How Light Works

Light Frequencies

Light waves come in a continuous variety of sizes, frequencies and energies, a continuum known as the electromagnetic spectrum.

Once Maxwell introduced the concept of electromagnetic waves, everything clicked into place. Scientists now could develop a complete working model of light using terms and concepts, such as wavelength and frequency, based on the structure and function of waves. According to that model, light waves come in many sizes. The size of a wave is measured as its wavelength, which is the distance between any two corresponding points on successive waves, usually peak to peak or trough to trough. The wavelengths of the light we can see range from 400 to 700 nanometers (or billionths of a meter). But the full range of wavelengths included in the definition of electromagnetic radiation extends from 0.1 nanometers, as in gamma rays, to centimeters and meters, as in radio waves.

Light waves also come in many frequencies. The frequency is the number of waves that pass a point in space during any time interval, usually one second. We measure it in units of cycles (waves) per second, or hertz. The frequency of visible light is referred to as color, and ranges from 430 trillion hertz, seen as red, to 750 trillion hertz, seen as violet. Again, the full range of frequencies extends beyond the visible portion, from less than 3 billion hertz, as in radio waves, to greater than 3 billion billion hertz (3 x 1019), as in gamma rays.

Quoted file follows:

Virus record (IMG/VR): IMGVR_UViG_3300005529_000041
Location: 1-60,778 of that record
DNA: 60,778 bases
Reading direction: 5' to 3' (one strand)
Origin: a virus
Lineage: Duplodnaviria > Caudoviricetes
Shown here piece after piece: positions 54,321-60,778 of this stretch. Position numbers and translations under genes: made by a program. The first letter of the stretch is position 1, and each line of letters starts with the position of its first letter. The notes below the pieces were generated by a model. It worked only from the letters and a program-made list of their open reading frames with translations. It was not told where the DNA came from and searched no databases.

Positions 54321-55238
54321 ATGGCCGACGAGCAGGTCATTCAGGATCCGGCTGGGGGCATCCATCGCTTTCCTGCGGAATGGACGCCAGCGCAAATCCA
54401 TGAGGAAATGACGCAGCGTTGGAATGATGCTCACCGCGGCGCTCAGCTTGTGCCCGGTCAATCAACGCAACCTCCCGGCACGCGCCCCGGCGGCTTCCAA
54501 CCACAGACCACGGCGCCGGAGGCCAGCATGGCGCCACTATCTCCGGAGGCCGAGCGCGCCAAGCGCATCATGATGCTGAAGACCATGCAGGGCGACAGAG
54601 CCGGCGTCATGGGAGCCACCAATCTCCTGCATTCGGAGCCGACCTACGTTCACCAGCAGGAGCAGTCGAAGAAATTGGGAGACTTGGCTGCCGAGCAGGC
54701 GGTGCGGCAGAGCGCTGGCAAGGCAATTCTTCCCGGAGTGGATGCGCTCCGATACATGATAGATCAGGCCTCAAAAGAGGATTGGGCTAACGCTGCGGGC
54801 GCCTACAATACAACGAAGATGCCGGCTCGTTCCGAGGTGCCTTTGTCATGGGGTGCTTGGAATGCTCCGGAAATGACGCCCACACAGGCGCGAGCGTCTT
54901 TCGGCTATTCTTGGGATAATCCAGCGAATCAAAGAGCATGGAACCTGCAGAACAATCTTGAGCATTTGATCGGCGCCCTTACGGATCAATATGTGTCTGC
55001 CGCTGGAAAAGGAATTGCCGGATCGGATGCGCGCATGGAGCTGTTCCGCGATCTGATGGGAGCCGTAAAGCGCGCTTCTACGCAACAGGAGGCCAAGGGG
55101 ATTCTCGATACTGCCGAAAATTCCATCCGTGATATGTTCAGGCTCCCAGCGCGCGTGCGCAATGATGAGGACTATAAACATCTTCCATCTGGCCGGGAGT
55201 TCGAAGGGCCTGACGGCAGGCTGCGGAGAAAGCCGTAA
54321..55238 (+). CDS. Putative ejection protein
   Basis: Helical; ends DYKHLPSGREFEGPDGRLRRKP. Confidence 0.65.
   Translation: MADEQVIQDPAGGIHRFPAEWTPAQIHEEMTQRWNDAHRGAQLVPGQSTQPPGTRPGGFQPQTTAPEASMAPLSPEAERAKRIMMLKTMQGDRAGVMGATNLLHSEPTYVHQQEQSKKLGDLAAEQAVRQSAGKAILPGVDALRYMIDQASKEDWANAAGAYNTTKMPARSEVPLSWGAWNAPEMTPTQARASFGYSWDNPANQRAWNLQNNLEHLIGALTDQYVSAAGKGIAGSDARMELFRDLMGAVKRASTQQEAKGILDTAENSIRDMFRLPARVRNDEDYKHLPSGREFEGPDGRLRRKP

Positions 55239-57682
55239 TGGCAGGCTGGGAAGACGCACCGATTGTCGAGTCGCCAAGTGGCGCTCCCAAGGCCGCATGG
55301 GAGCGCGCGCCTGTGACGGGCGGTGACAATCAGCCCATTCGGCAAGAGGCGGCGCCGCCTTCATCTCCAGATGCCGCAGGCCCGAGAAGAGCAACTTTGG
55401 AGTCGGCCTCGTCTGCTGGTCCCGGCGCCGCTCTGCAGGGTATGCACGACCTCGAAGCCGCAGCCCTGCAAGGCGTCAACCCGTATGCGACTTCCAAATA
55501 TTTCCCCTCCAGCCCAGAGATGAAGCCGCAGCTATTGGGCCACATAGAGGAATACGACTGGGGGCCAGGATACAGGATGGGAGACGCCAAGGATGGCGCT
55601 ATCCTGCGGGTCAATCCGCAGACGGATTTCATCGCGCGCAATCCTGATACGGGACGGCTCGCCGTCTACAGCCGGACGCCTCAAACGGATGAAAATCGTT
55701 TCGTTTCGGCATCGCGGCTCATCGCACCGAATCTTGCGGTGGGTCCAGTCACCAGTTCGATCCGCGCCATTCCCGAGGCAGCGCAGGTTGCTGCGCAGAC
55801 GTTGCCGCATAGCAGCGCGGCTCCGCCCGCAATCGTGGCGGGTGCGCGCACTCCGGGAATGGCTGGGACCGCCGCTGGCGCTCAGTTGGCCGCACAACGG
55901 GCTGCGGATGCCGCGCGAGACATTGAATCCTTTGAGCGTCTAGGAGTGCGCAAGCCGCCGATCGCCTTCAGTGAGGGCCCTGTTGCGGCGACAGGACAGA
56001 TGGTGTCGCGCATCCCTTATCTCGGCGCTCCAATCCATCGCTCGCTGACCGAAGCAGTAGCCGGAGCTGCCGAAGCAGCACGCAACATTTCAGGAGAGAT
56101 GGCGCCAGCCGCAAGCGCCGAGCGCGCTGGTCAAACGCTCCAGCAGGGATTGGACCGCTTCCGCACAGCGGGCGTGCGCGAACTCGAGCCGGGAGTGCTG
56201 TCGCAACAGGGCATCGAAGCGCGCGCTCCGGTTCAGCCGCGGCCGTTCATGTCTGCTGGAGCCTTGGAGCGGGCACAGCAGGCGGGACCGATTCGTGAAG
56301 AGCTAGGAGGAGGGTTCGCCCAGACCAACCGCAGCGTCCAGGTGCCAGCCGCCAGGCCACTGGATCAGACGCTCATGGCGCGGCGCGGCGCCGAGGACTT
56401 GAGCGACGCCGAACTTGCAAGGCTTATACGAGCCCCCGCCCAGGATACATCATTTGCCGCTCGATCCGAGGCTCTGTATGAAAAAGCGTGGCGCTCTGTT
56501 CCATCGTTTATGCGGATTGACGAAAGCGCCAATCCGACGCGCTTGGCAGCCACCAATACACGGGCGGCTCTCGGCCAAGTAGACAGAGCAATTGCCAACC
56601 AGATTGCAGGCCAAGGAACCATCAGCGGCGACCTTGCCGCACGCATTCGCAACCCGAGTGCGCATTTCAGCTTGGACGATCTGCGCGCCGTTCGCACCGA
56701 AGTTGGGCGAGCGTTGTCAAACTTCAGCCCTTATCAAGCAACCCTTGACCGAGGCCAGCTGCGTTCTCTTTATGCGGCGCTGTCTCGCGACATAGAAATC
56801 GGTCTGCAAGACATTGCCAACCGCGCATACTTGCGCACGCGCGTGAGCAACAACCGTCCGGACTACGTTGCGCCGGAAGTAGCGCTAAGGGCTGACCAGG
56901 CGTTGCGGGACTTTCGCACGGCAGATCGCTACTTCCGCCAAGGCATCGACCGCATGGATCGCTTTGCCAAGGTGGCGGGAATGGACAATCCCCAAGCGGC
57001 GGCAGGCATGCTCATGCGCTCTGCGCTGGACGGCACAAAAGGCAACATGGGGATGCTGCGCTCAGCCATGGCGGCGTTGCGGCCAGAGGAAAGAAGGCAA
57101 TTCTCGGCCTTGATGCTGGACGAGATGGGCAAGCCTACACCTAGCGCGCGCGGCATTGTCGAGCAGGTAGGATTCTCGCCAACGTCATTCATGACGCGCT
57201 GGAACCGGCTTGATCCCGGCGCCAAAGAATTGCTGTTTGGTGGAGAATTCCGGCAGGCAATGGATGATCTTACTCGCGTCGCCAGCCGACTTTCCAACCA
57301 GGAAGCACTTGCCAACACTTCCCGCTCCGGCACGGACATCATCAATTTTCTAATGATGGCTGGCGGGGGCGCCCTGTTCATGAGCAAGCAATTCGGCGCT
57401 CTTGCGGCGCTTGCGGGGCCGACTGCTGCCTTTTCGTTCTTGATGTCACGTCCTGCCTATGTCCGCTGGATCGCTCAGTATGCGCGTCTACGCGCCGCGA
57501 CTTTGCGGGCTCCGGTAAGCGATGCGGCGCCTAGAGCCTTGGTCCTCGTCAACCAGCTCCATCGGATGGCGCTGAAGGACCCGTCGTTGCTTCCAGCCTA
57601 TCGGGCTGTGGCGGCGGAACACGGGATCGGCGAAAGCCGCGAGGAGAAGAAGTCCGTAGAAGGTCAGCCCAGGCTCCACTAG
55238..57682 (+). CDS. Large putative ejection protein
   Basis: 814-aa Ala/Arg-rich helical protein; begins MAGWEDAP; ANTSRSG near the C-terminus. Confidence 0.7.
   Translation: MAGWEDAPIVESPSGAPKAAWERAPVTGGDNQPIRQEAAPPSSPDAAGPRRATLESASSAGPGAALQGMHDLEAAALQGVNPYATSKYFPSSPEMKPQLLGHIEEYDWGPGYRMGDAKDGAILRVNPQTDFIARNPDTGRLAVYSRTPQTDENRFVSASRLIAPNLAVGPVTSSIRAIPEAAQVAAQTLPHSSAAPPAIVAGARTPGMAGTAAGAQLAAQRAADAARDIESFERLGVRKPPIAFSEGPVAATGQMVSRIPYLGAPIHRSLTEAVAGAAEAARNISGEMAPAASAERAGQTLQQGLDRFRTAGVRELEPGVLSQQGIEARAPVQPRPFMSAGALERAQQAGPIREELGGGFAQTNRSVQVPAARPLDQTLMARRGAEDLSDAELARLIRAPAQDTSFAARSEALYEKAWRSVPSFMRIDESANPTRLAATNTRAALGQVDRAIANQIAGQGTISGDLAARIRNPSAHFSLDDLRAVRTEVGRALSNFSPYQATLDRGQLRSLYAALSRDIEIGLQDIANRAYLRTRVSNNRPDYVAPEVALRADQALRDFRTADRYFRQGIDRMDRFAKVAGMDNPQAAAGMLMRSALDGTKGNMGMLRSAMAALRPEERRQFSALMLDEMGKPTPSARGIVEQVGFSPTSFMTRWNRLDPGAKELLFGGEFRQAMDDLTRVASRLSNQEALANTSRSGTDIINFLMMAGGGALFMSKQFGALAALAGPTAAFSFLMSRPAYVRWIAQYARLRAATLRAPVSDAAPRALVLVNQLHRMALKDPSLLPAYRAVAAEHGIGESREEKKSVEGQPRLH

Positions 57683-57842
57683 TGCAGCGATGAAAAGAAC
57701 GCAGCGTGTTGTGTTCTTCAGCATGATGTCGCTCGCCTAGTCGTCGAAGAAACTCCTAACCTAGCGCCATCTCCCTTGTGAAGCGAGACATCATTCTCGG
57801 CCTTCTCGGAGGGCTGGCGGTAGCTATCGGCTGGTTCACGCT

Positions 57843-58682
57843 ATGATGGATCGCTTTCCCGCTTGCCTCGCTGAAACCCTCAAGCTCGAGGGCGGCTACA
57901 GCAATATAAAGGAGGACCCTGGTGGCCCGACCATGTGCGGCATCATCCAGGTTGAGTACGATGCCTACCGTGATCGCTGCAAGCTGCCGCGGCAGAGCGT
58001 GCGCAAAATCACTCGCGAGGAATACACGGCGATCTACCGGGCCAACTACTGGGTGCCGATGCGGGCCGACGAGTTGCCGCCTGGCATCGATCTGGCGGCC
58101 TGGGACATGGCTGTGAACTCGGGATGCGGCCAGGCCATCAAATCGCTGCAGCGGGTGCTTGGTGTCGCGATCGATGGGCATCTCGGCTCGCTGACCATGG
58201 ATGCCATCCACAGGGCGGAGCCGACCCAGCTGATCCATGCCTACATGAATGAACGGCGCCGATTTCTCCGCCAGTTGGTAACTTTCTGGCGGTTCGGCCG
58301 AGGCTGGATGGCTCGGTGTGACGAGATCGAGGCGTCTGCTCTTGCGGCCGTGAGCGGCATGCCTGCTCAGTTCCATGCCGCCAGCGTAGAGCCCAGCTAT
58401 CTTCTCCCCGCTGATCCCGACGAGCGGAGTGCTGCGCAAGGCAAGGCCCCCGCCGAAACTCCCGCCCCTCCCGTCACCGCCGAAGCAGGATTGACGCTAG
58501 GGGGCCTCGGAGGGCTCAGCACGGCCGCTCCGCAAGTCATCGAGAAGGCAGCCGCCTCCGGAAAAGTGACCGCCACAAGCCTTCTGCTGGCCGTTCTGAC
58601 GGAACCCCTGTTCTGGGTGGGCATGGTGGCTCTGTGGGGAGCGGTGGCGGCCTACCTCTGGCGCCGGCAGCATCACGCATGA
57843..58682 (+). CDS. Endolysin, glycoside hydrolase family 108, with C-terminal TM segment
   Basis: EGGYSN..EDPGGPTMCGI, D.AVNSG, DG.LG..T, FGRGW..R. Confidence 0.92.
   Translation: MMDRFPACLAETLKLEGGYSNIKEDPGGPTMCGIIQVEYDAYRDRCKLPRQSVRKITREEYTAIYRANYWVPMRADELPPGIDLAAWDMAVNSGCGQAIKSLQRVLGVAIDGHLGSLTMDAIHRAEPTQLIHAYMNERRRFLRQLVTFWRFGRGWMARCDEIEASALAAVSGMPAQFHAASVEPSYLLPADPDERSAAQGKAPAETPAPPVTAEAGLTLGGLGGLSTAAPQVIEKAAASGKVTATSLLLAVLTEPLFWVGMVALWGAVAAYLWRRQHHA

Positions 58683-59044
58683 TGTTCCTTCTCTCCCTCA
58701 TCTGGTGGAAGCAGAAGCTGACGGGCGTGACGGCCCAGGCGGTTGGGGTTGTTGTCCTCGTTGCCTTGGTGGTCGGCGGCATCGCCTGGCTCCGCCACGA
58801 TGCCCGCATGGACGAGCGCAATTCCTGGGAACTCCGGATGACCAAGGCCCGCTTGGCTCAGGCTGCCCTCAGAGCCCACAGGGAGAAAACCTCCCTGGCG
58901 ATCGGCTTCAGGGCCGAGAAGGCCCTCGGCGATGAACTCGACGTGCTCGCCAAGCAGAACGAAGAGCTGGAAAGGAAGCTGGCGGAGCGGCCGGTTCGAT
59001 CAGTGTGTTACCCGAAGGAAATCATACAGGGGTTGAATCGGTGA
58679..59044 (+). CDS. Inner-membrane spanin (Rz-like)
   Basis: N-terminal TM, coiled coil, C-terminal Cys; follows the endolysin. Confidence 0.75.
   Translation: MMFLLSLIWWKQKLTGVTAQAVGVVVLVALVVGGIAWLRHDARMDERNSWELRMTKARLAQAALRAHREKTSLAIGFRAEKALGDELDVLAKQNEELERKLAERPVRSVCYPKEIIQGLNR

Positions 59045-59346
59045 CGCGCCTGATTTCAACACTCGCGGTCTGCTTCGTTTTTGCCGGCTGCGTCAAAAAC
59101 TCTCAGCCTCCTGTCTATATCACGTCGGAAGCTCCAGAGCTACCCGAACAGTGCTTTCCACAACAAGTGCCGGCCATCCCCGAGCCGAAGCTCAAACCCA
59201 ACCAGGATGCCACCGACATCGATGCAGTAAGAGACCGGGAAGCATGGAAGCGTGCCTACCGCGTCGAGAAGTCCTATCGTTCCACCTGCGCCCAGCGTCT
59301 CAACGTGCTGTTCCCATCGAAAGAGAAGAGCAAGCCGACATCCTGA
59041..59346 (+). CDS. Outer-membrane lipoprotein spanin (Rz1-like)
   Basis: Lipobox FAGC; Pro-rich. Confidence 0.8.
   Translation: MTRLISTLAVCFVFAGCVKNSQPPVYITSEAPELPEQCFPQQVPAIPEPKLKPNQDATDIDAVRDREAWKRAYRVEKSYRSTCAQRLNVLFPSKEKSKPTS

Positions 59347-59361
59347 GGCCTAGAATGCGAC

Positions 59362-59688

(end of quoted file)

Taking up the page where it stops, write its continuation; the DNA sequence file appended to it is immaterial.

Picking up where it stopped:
The amount of energy in a light wave is proportionally related to its frequency: High frequency light has high energy; low frequency light has low energy. So, gamma rays have the most energy (part of what makes them so dangerous to humans), and radio waves have the least. Of visible light, violet has the most energy and red the least. The whole range of frequencies and energies, shown in the accompanying figure, is known as the electromagnetic spectrum. Note that the figure isn't drawn to scale and that visible light occupies only one-thousandth of a percent of the spectrum.

This might be the end of the discussion, except that Albert Einstein couldn't let speeding light waves lie. His work in the early 20th century resurrected the old idea that light, just maybe, was a particle after all.